By Priya Singh, Christ University, Bengaluru.
The Parliament recently passed the Right to Information (Amendment) Bill, 2019. This Amendment Bill was proposed to amend the Right to Information Act of 2005. Despite strong opposition protest in the Lok Sabha and an opposition walkout in Rajya Sabha, the Amendment Bill has been ratified by both Houses of the Parliament. The opposition had proposed to refer the Bill to a standing committee that would decide its constitutional validity, however, this was not assented to by the majority.
The Bill was introduced in the Lok Sabha by the Minister of State for Personnel, Public Grievances and Pensions, Mr. Jitendra Singh. The Bill was introduced in the Lower House of Parliament, Lok Sabha, on July 19, 2019, and was passed by the House on July 22, 2019, following which, it was sent to the Upper House of the Parliament, Rajya Sabha. It was passed by Rajya Sabha on July 25, 2019.
Under the Right to Information Act passed by the Indian Parliament in 2005, which allowed the citizens to request access to public records, the Central Information Commission and State Information Commissions were set up. For each of these commissions, the Chief Information Commissioners for the States and the Center were to be appointed for a term of five years (or until they attained 65 years of age, whichever is earlier), along with Information Commissioners, under Section 13 of the Act. The new amendment takes away the security of tenure from the Chief Information Officer and the Information Commissioners. The Bill allows for the removal of the five-year tenure and allows the central and state governments to decide the tenure of office for the Chief Information Commissioner and Information Commissioners at the central and state levels respectively. This lack of security of tenure is restrictive of the powers of the Central and State Information Commission(s). It also restricts their autonomy and makes them dependent on the reigning government and in turn to the ruling political party at the central and state legislatures. This is confining their capacity to function as an autonomous and independent body. This uncertainty of tenure will decrease the efficiency of the body as a whole since the stipulated tenure is subject to change at the whim of the ruling government.
Under the new amendment, the salaries of the Chief Information Commissioner and the Information Commissioner(s) will also be reduced. Under Section 13(5) of the Right to Information Act of 2005, the Chief Information Commissioner had to be paid the same salaries as that of the Chief Election Commissioner and the Information Commissioner had to be paid the same salary as that of an Election Commissioner. The salary of the Information Commissioner which was on par with the Election Commissioner was the same as that of a Supreme Court Judge. This reduction in salaries and allowances reduces the incentive for the body as a whole and reduces the status of the Information Commissioner and the Chief Information Commissioner. The salaries and allowances which were up until now decided by law, are subject to government and bureaucratic decision making, threatening institutional autonomy.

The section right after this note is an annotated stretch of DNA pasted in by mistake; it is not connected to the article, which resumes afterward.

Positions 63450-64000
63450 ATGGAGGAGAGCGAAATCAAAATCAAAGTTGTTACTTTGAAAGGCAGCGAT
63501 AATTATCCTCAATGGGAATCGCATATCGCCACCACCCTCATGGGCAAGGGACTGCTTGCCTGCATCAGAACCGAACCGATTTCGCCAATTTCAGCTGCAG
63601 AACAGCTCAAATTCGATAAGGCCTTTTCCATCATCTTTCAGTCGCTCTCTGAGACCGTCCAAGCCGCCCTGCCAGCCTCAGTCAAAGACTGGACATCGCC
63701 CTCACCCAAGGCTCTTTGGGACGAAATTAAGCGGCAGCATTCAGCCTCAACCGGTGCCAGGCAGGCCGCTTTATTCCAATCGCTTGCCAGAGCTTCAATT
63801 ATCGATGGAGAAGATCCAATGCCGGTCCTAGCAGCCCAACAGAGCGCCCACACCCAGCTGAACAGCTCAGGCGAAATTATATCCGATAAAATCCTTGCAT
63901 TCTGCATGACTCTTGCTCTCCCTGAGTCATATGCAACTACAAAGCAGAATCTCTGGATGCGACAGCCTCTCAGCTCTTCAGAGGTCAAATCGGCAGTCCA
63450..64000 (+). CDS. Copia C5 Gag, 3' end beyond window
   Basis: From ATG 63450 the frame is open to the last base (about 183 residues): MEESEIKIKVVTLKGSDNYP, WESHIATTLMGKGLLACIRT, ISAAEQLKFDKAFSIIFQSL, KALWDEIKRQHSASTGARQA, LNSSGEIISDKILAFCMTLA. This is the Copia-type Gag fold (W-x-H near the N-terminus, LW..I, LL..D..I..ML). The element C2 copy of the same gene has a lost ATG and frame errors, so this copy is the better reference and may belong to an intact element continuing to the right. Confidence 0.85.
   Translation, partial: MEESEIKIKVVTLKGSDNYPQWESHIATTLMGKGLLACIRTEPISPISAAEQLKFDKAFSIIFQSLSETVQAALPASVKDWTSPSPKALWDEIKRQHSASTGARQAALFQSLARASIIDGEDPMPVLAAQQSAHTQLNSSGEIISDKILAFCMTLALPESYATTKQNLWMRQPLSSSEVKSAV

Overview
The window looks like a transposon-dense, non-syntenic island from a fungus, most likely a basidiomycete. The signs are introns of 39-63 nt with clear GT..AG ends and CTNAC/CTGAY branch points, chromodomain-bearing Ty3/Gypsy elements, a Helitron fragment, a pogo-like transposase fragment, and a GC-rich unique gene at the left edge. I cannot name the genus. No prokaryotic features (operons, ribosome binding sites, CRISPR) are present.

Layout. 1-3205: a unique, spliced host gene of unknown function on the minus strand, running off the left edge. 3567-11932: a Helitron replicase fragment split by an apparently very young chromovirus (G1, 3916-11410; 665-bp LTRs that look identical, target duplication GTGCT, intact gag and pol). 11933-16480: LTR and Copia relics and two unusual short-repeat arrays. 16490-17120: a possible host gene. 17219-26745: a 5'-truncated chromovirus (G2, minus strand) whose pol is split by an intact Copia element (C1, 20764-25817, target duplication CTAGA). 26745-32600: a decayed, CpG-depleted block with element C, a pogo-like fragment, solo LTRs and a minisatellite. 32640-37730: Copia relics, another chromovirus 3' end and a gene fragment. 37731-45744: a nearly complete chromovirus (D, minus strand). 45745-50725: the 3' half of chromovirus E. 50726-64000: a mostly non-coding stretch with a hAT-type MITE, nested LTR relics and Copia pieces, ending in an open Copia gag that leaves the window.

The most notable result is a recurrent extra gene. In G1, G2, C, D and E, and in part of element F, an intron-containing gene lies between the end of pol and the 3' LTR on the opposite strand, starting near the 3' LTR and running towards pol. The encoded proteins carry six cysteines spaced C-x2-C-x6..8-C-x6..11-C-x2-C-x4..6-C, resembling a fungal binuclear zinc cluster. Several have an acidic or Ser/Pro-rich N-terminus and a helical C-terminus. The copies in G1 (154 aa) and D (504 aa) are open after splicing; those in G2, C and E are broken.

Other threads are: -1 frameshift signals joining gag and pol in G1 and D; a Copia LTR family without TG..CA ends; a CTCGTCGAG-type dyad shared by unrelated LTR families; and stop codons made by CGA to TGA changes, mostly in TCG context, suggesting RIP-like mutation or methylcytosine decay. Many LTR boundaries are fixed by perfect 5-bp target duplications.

The third change in the Right to Information Act brought about by the Right to Information Amendment Bill of 2019 would be that in the original Act under Section 13, if the Chief Information Commissioner or the Information Commissioner was receiving a pension at the time of their appointment, the amount of the pension would be deducted from their salaries or allowances. However, the amendment seeks to do away with this provision.
These amendments make the Information Commissions weaker and take away their autonomy. The security of tenure, salaries and allowances and pensions that were guaranteed to such bodies under the law has now been taken away. This gives more power to the ruling government. The smooth functioning of any statutory body like the Information Commissions requires that they be free from external pressures of the government. This threatens the Right to Information Act passed by the Parliament in 2005 wherein the citizens of the country have the right to request information from a public office and the public office must reply within 30 days of that request. This request is processed by the central and state information commissions which were set up in 2005 for this purpose. If the personnel working in the institution are not guaranteed their tenure by law, they can be removed as per the fancy of the government. This takes away the purpose of creating such a body that would bridge the gap between the government and the citizens. This also takes away from the stability of such institutions. If the tenure is not fixed, frequent changes in administration will disrupt the smooth functioning and reduce the efficiency of the organization as a whole.
The Right to Information Act of 2005 was anointed as a progressive legislation. It enabled the citizens to have access to the work that bureaucrats and other public officials carried out. This was a way to ensure transparency in government work as citizens could assess the performance of the government themselves. But due to the changes made by the Amendment Bill, this transparency is threatened. For the smooth functioning of any democracy, there must be checks and balances within the governance system. If the mechanism for ensuring such an equilibrium is dislodged and authority is stripped away from statutory bodies that hold governments responsible, the democracy cannot thrive or function to the best of its capacity. Hence it is imperative that the legislative bodies make decisions as per national interest and not political gain.